It’s easy to think about branding in isolated, stratified terms: “blue means loyalty,” “purple means trust,” or “serif fonts convey power and maturity.”
The reality is that modern branding has evolved beyond these relatively simplistic associations.
Today, branding is much more about building an interesting, robust system that captures something greater than the sum of its individual parts.
In other words, we could use the color blue within a brand system where it has nothing to do with loyalty—the same goes for typefaces or any other part of your brand.
Thinking strategically about branding doesn’t mean taking a bunch of things that (supposedly) signify “loyalty” and splicing them together; instead, it means understanding how the unique components of your brand complement each other and what changes you can make to better convey your brand’s central narrative.
Successful brand systems are living universes—the interactions that occur between individual components are complex and often difficult to predict.
As an example, think about the color purple. Although it traditionally signifies trust and loyalty, a certain shade paired with a playful sans-serif font and visual pattern may take on a whole different feeling and meaning. Instead of conveying loyalty, it might depict approachability with a hint of quirkiness.
If we recognize that every element in a brand is connected, then we’ll be much more intentional and tactical when we make changes in one specific area (or multiple areas).
The larger point is this: brand is a delicate system of checks and balances, and brand changes can never be made in isolation.
With this in mind, one of the most important things we convey to our clients is that design isn’t linear.
That’s why usage examples are critical.
You could stare at a logo for 2 hours…but that’s not how your brand will look in real life. In reality, your logo never appears in isolation. Instead, it will be shown on your website, packaging, etc. where it’s paired with colors, typography, visual elements, photography, and other elements of your brand. That’s why it’s so important to think about brand systematically rather than as a set of isolated, individual components.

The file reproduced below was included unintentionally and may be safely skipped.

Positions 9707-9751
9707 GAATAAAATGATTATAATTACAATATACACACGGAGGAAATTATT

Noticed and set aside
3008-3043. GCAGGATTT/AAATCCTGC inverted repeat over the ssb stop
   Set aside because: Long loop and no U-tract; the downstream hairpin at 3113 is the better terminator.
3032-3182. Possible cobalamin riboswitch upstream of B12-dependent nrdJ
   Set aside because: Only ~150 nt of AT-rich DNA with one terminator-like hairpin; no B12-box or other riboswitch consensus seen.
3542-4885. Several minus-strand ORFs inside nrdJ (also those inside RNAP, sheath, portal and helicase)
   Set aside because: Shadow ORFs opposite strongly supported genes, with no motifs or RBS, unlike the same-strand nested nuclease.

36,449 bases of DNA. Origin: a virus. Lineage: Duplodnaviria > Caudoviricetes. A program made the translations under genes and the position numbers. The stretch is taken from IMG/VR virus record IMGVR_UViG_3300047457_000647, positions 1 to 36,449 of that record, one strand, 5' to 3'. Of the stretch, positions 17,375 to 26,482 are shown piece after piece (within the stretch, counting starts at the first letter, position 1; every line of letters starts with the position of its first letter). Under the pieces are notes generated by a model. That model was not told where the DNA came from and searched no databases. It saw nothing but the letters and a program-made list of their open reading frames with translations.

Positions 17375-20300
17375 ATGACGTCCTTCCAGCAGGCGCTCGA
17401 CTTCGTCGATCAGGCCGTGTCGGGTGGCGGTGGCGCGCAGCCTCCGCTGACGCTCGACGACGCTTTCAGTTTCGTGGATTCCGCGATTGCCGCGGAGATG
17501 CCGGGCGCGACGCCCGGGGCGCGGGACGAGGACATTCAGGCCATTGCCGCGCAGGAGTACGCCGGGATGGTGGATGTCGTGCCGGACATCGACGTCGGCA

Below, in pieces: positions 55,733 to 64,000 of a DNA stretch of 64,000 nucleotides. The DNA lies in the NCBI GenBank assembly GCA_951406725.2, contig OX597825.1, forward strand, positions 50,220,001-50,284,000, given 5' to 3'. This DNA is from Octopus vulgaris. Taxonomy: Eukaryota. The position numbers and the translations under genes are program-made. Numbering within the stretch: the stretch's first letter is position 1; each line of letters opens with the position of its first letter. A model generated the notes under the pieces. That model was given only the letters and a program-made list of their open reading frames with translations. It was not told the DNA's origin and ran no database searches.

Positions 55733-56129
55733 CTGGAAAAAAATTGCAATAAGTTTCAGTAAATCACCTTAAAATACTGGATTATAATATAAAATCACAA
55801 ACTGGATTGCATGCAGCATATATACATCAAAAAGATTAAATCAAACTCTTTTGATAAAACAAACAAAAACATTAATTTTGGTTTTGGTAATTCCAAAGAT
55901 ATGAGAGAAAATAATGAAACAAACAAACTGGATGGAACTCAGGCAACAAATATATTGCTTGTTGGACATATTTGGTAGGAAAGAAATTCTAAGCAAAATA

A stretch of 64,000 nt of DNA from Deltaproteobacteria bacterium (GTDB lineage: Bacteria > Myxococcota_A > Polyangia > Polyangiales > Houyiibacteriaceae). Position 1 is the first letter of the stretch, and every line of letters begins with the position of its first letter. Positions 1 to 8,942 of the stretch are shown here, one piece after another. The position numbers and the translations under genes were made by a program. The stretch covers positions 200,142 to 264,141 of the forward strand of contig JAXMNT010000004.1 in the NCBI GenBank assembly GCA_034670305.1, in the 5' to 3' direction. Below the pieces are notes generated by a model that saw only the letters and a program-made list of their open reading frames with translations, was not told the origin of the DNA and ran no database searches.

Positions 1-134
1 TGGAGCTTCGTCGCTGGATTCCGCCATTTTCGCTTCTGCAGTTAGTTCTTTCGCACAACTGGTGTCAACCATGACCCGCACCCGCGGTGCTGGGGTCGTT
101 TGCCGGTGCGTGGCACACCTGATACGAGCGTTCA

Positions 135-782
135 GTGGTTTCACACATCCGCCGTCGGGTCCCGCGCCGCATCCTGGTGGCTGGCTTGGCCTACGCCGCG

Branding is all about nuance, so each branding challenge differs from company to company.
It’s all about give-and-take: how do we appear authoritative without seeming unapproachable? How do we seem editorial without being luxury?
Using design and branding to create balance between these characteristics is one of the most important and difficult things about crafting a strong brand.
Since branding is oftentimes a complex and intertwined system, the natural question is where do we begin?
Although branding isn’t a linear process, design is still a craft that requires putting pen to paper—we need to start somewhere before we arrive at the end system. At Slope, we start our visual branding process with typography, specifically with the logo.
Because working with the logo is an exercise in constraint.
Colors or graphics are worlds that present an infinite number of combinations and directions. Typography, on the other hand, contains a natural architecture and structure; we can express infinite possibilities with type, but it provides us with only a finite number of tools to explore those possibilities. Using the highly technical tools of typography brings structure to an inherently limitless, chaotic process.
This mental exercise helps us understand and identify the specific nuances that a certain brand wants to convey.
Working through the initial thoughts and challenges of typeface—and eventually achieving all the right brand balances in that limited world—gives us a “north star” to guide our design moving forward. From here, it then becomes a process of pairing the right colors, visual patterns, secondary typography, etc. to strengthen the brand system even more.
Once we clearly understand the world we’re working in, we might not necessarily land on a logo, but we know how to express certain things about the brand.
We take the information and insights from this exercise and start building out the brand: what does it look like when we combine this typeface with color? Or another visual pattern?
As we move further and further along with the design process, we’ll keep tweaking the system so that it aligns with our original “north star.”
The entire design and branding process isn’t set in stone—it isn’t a linear progression from point A to point B.
Aspects of the brand often change slightly throughout the process, but we always come back to that foundation that we set with the original typography of the brand name.